MIKE Blair hoped for a bigger Scotland contingent on this summer’s British and Irish Lions tour to Australia – but has urged the trio that did make it to “lay down a marker” in today’s opener against the Barbarians.
Former Scotland captain Blair, who was a late call-up to the Lions tour to South Africa four years ago, believes the likes of prop forwards Euan Murray and Ryan Grant, back rowers Kelly Brown and Johnnie Beattie, and scrum-half Greig Laidlaw could have made Warren Gatland’s 37-man squad.
However, the 32-year-old, who will join Newcastle Falcons on a two-year deal this summer, admits it is hard to argue with the pool of players chosen for the three-Test series Down Under.
And, as the tour opens with today’s encounter against the Barbarians in the heat of Hong Kong, Blair is now hopeful the threesome who did make the selection – Richie Gray, Sean Maitland and Stuart Hogg – make the most of being given an early opportunity to impress after being named as starters against the invitational outfit.
Assessing the squad, Scotland’s most-capped scrumhalf said: “For me, Richie Gray was a definite if he was fit. [He] has a subtlety of hand in the off-load that makes him a game breaker and a favourite to start in the second row.
“Stuart Hogg has the confidence and ability to make a real step up in performance and, I can assure you, he won’t be shy in the social environment with the other players.
“He’s so excitable and will learn so much from this tour, like youngsters Keith Earls and Leigh Halfpenny have done in the last four years.
“Sean Maitland might be seen as a bit of a ‘bolter’ – but he has proved in his short time in Scotland, and previously for the Canterbury Crusaders, that he has the temperament and skills to make a real impression.
“I get the feeling with Sean that the bigger the games are the more he will shine. I thought Scotland could have had a bigger representation but the unfortunate thing is that, where Scotland have players of strength, the other nations also do in those positions.”
The Barbarians were defeated 40-12 by England at Twickenham last weekend but have hinted at a more serious approach today after shunning alcohol ahead of the Lions clash.
In his BBC column, Blair added: “The first game will be a really interesting match-up. The Barbarians disappointed versus England last week and, after imposing a booze ban on themselves, will be desperate to make amends.
“In some ways, this game will be easier for them as both teams will have had the same limited preparation time and the Barbarians might even be at an advantage having already played together, although Gatland’s selection cleverly matches familiarity between players in their units, like the centres, back three and back row.
“It’s a great opportunity for players to put their marker down. First impressions last and a good individual performance builds a player’s confidence and momentum for the remainder of the tour.”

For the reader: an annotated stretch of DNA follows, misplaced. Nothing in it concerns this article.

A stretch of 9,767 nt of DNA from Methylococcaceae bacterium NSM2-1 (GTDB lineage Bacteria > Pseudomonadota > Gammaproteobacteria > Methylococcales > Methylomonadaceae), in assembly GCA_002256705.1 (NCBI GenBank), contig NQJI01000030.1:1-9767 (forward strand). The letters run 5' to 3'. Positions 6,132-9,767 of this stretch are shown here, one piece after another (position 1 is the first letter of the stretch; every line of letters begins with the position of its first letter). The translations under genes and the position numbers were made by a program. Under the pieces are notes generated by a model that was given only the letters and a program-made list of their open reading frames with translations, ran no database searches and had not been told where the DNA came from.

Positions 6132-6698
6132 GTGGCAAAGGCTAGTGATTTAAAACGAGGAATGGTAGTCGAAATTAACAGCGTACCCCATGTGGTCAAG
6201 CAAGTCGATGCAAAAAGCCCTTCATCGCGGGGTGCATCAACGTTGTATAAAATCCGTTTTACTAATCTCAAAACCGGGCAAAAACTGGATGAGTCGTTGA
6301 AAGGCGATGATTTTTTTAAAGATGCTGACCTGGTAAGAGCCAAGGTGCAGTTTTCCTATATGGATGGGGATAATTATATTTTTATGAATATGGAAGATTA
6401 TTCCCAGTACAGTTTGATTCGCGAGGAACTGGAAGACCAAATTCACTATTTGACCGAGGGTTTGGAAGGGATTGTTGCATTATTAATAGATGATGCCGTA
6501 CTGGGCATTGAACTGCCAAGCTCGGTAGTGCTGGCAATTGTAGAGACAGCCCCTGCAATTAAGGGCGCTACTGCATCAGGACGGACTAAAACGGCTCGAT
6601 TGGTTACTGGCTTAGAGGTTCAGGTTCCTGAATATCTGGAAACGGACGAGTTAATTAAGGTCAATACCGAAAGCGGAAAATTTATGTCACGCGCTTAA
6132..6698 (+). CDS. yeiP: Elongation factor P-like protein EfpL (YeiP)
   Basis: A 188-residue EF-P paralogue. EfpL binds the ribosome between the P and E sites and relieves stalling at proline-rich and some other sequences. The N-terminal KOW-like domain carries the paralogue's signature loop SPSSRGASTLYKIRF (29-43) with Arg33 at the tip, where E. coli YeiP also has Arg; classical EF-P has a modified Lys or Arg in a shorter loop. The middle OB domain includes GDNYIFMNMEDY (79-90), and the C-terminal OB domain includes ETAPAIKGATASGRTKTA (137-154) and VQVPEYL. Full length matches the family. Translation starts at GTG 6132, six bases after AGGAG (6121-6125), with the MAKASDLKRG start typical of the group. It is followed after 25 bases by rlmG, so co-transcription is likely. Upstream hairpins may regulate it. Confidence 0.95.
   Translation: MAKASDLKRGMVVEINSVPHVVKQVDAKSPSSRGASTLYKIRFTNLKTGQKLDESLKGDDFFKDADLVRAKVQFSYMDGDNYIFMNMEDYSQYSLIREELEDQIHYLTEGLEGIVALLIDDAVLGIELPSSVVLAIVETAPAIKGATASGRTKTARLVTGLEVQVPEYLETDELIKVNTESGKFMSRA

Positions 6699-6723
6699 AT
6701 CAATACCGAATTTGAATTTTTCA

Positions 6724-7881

The Lions game against the Barbarians will include two water breaks per half due to the prevailing heat and humidity. The opening encounter of the 2013 tour to Australia will be played in forecast temperatures of 33 degrees Celsius (91 F) with humidity levels reaching 90 per cent despite starting at 7:30pm local time.
There will breaks at the 15 and 30-minute mark of both halves for rehydration and application of icepacks.
Soon after arriving in Hong Kong earlier in the week, attack coach Rob Howley had brushed aside calls for water breaks in each half, saying “we want to be put under stress and see how we cope with it.”
But after a first training session in which players lost up to four kilograms, a more pragmatic approach was adopted. Welsh prop Adam Jones said the heat in that first session made him feel ill and was “a shock to the system.”
Months of anticipation will end when Irish lock Paul O’Connell leads the Lions out in the tour opener. He will be at the helm of a starting line-up that includes nine Welshmen, but missing tour captain Sam Warburton who has been rested due to a slight knee ligament problem picked up in training.
Head coach Warren Gatland had stated that moving the ball around will be a key feature as to how the Lions will approach their nine-game tour Down Under including three tests.
The Lions have not won a series since 1997 and the coach was eager to use the Barbarians game to send a message of intent to Australia.
“We want to be positive about the way we play. We want to go and show the Australian public we are capable of moving the ball and scoring lots of points,” Gatland said.
It is only the second time that the Lions and Barbarians have clashed. The previous encounter in 1977 saw the Lions win 23-14.
The Barbarians will be led by Italian powerhouse No 8 Sergio Parisse and will possess a lethal backline including former All Blacks winger Joe Rokocoko and flyhalf Nick Evans who will team up with french scrumhalf Dimitri Yachvili.
While Gatland was eager to play expansive rugby, defense coach Andy Farrell said the team had considerable tactical flexibility. “This side can play different styles, we can play a wide and expansive game, or play big with powerful contact, or can keep it tight. Whichever way we go, the key will be to adapt to the situation in front of you,” said Farrell. “And we will get our first opportunity to test our systems against the Barbarians, and the tougher it is out there, the better. This first game is going to be important.”
Meanwhile, Wales star Mike Phillips is also ready to raise the performance bar in pursuit of the prize that has eluded the Lions since 1997. “The Lions is the ultimate,” Wales and Bayonne scrum-half Phillips said. “You want to play the best and, fortunately for me, I thought I played some of my best stuff [in Lions tour of South Africa, 2009].
“It’s important now we don’t make the same mistakes in this one and we come away with a series win.”